French President Emmanuel Macron called on Tuesday for a "real European army" that allowed the bloc to defend itself against Russia and even against the United States, an extremely sensitive idea among EU countries jealously protecting their defense ,
Macron, who has been campaigning for a common European Union force since taking power, said that Europe must be less dependent on American power, not least after US President Donald Trump announced that it was dating back to a Cold War nuclear deal War comes out.
"We need to protect ourselves with China, Russia and even the United States," Macron said in his first radio interview on Europe 1 since he became president in May 2017.
"We will not protect the Europeans if we do not choose a true European army."
Macron has led the creation of a non-NATO European force of nine countries that could rapidly conduct a joint military operation, evacuate civilians from a war zone, or provide assistance after a natural disaster.
For the first time, the Ministers of Defense of the nine countries will meet in Paris on Wednesday to discuss details of the operation of the force.
According to a source close to the talks, Finland will be the tenth country involved in the project.
– Touchy topic –
The broader EU will significantly increase its defense budget from 2021 onward and provide around 13 billion euros ($ 15 billion) in seven years to research and develop new equipment.
An initiative called PESCO has committed 25 EU countries to better coordinate their defense spending and possibly their operations.
But the discussion about an "EU army", an idea that has been borne by European federalists for years, remains a very sensitive issue among member states that want to defend their sovereignty.
A French source said Macron spoke of a more coordinated defense than of a truly supranational military spanning the continent.
The President "used the strong image of a" European army "as a reminder" of the need for closer defense relations. "
European Commission spokesman Margaritis Schinas said the EU supports "a more meaningful and assertive defense identity," but that collaboration should start with joint research and procurement.
"I do not think this defense identity will begin with an EU army," he said.
"We have to start with the rest and we'll see that someday."
Bruno Alomar, a professor at the French War School training high-ranking military officials, said Macron's vision of a close-knit European defense force was still a long way off.
"The idea of creating a common strategic culture is not bad," he told AFP.
"But there is a massive gap between the European defense that Emmanuel Macron dreams of and the reality of very heated disagreements between European partners."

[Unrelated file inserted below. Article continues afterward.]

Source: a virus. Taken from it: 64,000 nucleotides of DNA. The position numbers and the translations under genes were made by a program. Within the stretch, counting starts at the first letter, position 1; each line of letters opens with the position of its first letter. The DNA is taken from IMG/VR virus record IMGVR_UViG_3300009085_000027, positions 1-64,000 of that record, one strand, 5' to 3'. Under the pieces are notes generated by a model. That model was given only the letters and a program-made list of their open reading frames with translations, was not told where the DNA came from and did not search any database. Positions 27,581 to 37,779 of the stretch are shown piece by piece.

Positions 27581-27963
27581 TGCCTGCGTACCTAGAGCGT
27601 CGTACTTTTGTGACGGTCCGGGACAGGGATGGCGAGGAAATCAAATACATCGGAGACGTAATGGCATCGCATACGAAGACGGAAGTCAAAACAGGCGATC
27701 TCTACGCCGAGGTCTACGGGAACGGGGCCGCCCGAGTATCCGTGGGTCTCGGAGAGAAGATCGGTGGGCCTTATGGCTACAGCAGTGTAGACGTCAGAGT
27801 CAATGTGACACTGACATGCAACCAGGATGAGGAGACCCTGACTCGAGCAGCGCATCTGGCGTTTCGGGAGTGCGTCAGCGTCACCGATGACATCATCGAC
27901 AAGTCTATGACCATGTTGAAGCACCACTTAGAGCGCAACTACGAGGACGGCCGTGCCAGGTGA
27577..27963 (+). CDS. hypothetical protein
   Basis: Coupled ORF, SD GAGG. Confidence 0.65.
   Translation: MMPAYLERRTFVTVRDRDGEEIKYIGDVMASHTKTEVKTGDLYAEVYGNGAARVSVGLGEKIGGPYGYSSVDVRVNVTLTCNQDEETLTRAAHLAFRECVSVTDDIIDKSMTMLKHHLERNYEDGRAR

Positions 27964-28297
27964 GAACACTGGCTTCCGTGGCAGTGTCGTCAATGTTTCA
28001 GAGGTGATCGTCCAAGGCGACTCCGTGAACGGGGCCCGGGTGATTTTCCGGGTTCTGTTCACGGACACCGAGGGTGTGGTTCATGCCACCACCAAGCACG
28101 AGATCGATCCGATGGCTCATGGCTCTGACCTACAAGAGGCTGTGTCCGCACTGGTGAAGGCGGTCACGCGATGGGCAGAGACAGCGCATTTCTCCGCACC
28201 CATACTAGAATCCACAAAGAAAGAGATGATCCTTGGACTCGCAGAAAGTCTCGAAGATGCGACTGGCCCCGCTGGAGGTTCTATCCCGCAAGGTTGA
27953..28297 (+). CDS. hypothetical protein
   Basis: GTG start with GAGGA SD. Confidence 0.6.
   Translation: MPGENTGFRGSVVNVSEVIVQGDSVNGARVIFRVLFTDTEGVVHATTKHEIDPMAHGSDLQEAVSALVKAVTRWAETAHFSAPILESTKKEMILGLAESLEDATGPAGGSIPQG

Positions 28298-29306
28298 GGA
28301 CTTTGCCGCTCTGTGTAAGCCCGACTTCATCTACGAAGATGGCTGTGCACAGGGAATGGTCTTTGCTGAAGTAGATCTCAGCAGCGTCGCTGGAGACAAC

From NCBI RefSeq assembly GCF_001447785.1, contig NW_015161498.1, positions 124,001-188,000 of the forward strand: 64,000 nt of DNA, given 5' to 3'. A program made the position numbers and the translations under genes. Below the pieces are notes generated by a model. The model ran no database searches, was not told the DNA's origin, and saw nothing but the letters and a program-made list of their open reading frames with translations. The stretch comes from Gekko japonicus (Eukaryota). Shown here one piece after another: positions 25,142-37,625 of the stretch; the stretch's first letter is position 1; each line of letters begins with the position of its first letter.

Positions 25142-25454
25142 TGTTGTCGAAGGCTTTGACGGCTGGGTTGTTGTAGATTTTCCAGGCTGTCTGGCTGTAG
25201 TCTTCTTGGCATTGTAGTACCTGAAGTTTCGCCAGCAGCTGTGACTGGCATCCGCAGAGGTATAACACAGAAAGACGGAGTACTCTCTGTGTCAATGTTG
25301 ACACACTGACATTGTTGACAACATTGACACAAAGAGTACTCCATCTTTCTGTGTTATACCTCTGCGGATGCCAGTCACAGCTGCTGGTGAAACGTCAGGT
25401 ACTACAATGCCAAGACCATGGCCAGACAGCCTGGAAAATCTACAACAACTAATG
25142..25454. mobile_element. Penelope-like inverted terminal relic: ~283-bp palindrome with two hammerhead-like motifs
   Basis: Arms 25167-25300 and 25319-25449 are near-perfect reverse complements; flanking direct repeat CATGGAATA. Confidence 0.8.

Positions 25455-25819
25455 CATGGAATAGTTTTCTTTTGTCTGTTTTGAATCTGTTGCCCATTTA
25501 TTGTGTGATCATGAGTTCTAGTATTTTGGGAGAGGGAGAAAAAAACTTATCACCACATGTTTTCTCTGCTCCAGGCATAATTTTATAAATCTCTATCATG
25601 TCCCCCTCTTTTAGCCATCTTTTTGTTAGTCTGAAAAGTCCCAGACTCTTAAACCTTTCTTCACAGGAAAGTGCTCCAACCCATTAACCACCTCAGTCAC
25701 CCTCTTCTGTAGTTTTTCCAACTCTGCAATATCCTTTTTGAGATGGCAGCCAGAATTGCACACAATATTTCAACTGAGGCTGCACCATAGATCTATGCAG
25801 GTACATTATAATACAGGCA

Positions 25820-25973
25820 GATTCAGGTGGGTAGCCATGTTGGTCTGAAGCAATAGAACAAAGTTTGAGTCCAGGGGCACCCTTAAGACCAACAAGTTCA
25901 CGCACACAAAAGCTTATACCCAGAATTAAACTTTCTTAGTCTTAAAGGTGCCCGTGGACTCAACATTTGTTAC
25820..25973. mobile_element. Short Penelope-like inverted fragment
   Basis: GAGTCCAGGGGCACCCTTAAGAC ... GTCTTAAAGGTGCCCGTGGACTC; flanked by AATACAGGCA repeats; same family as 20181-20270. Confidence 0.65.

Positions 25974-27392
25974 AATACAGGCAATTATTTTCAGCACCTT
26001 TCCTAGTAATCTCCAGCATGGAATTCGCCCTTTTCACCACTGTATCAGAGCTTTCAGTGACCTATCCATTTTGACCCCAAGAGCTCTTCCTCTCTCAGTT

– fear of Russian interference –
Macron, which hosts dozens of world leaders on Sunday in honor of 100 years since the end of the First World War, said the 70 years of peace in Europe are not self-evident.
"It has never been so long for thousands of years," he said in an interview recorded on Monday evening in Verdun, northeastern France, as part of a week-long tour of former battlefields.
In the face of "a Russia that is at our borders and has shown that it can be a threat," Macron argued, "We need a Europe that defends itself better without relying solely on the United States."
In another obvious reference to Russia, he insisted that "invading cyberspace and intervening in our democracies" required a unified response.
The centralist French leader has been conducting a vocal war against nationalism in recent days as he prepares to host leaders such as Trump and Russian President Vladimir Putin.
In the run-up to next May's European Parliament elections, which many observers have billed as a struggle between Macron-style pro-Europeans and right-wing populists, he said politicians need to respond to voter fear and anger.
Europe "has probably become too ultra-liberal," he said, "which does not allow the middle class to live well".
French right-wing leader Marine Le Pen – one of the targets of Macron's anti-nationalist tirades – accused him of trying to turn Europe into an empire.
"And they were empires that had the origins of the First World War, not nations," she told Radio Classique.
During the centenary commemoration of the First World War in France, President Emmanuel Macron said Europe must reduce its dependence on American power
Macron was at the forefront of creating a non-NATO European force from nine countries that could quickly conduct a joint military operation, evacuate civilians from a war zone, or provide assistance after a natural disaster
The talk of an "EU army", an idea that has been borne for years by European federalists, remains a very sensitive issue among member states that want to defend their sovereignty
Macron said: "A Russia that is at our borders and has shown that it can be a threat" Europe had to defend itself better without relying on the US alone